• TAILS CAN GET MOLDY. Even when you clean them and take good care of them. Sometimes, you cant get the mold out, but you can kill it. Vinegar is a great thing to use to kill mold, and stop it from spreading. How I clean mold when I get it: leave it soaking in vinegar for a few minutes, then use a toothbrush to gently scrub it away from the lining. I always try to dry my tail to prevent mold, but sometimes it can't be prevented.
    • Extra fins and dorsals are typically fragile regardless of what they're made of. They tend to be thinner, and are attached, so they have a higher chance of getting snagged on something. (I coat mine in a light film of vaseline or oil when I do photoshoots etc so they don't snag on anything, and I always tell kids not to pull on them)
    • Latex doesn't bond to silicone. So if you're ever attempting to fix your tail, don't put one on top of the other. It'll go all peely. However, if you're repairing the inside of your own neoprene+latex tail, you could use a silicone caulking to glue the inside of the fluke down.




    Edit #2 more things to add!
    MOST OF THE DAMAGE THAT HAPPENS TO TAILS, HAPPENS WHEN YOU PUT THEM ON, TAKE THEM OFF, AND DON'T CLEAN THEM RIGHT AWAY. Some wear and tear is 100% normal, these are COSTUMES not solid prosthetic.Consider that for h20 and Splash each tail needed to be repaired after each swim, and sometimes there were multiple tails for multiple scenes. SO it's normal, even though you paid a lot of money, even though it's expensive materials, for tails to have wear and tear even after a few swims. It's all in how you maintain it, how you use it and wear, and how you're putting it on and off.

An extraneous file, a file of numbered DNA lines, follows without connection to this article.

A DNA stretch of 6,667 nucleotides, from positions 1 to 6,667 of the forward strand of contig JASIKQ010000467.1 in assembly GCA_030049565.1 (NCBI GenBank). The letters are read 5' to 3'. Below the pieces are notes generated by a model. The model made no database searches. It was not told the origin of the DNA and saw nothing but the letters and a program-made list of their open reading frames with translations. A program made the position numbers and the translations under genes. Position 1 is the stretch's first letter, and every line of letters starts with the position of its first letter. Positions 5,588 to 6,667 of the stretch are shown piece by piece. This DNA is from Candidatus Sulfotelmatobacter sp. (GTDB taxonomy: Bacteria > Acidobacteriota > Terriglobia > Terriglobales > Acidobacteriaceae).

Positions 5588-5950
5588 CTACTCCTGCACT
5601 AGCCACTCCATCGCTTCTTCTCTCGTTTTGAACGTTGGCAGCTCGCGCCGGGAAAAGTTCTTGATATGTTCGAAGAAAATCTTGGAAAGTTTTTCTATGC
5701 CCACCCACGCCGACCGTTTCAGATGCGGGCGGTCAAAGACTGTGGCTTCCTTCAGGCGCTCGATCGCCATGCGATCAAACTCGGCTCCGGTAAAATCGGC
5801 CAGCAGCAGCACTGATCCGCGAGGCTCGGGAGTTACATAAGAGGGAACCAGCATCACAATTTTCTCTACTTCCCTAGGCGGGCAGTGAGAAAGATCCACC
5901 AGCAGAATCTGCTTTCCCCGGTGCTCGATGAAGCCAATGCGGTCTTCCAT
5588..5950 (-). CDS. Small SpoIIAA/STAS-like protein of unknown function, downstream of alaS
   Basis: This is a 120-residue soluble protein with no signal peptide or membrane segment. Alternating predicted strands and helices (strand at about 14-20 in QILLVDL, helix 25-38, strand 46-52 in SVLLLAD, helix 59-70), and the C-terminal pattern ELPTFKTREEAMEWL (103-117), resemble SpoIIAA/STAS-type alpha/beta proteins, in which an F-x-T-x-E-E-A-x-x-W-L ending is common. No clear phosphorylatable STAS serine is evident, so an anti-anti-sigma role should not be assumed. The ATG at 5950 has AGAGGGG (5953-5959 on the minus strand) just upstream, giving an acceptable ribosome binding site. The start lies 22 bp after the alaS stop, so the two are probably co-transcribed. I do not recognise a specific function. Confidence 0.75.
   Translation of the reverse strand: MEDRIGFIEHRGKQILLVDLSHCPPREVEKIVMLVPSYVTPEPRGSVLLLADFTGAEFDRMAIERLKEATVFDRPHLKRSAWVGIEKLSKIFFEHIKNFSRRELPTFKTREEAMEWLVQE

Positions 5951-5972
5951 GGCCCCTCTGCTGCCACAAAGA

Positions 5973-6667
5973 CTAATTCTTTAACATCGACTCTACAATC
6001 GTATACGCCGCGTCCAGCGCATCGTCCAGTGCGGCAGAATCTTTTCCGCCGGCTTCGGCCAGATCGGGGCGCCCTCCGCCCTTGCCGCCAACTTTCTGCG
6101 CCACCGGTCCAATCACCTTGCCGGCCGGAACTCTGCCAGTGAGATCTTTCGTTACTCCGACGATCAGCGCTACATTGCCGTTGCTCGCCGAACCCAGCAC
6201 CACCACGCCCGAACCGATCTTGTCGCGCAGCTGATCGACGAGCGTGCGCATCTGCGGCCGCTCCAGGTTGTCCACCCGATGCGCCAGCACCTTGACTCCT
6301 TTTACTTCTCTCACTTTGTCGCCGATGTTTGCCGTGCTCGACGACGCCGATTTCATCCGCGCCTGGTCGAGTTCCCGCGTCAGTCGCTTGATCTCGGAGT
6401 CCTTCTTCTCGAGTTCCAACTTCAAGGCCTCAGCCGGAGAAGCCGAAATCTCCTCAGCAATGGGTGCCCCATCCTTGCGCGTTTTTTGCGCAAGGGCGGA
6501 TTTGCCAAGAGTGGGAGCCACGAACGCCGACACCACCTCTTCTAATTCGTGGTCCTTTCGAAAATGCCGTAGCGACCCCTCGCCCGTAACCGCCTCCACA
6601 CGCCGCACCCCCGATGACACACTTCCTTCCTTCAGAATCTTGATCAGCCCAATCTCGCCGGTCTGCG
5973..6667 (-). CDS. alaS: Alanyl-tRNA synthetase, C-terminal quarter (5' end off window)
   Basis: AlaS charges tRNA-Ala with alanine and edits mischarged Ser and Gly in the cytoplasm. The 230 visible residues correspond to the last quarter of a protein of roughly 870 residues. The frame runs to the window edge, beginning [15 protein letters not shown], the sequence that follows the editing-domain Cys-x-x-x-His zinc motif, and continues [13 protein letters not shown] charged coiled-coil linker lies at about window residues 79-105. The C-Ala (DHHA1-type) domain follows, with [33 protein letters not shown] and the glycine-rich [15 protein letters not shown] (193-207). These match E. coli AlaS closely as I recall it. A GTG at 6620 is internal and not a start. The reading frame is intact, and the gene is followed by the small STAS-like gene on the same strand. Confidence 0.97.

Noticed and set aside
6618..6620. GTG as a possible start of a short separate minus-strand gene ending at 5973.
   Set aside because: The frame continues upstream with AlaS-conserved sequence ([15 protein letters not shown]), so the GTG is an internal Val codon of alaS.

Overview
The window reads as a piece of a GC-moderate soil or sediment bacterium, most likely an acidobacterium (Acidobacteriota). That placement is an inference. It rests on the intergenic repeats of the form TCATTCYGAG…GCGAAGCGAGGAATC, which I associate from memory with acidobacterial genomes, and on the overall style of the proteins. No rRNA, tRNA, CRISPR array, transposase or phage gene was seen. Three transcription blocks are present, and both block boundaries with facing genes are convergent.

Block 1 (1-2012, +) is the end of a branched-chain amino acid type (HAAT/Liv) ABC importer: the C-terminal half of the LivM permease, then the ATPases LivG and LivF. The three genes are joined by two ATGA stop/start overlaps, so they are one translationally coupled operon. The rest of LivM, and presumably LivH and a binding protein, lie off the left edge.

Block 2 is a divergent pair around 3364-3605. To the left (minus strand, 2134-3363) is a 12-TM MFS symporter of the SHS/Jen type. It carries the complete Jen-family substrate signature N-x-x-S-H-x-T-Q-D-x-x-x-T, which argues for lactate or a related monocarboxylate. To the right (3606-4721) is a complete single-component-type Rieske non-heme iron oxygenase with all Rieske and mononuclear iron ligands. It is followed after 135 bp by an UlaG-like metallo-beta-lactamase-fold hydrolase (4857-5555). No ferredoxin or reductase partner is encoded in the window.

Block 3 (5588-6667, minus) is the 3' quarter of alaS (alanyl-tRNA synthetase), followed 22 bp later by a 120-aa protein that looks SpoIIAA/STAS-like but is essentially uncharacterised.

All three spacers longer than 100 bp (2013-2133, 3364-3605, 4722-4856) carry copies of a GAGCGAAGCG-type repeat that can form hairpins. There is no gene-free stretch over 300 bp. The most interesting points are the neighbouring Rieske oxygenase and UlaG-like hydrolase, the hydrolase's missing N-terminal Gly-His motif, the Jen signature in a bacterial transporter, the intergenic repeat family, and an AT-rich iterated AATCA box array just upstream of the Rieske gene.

For more info, read my post about putting your tail on:

    http://mernetwork.com/index/showthre...4216#post84216
    Last edited by AniaR; 08-04-2013 at 07:09 PM.

  2. #2
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    K, I tried like so many times to format that thing so it wasn't either alllll bunched up, or allll spread out, and it just wouldn't work. If an admin thinks they can do it be my guest lol

  3. #3
    Thanks for posting this, Raina! It's really helpful!
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  4. #4
    Senior Member Pod of Cali Ashe's Avatar
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    Thanks Raina! I hope many new mers will see this and take your tips into consideration Even I have learned a few things!
    she believed she could, so she did
    formerly known as Kalani



  5. #5
    Yeah this is great! I'm DEFINATELY putting an elastic waistband in my tail, and were putting Velcro at the ends! Thanks for the tips raina!
    Mermaids have more fun

  6. #6
    Quote Originally Posted by AniaR View Post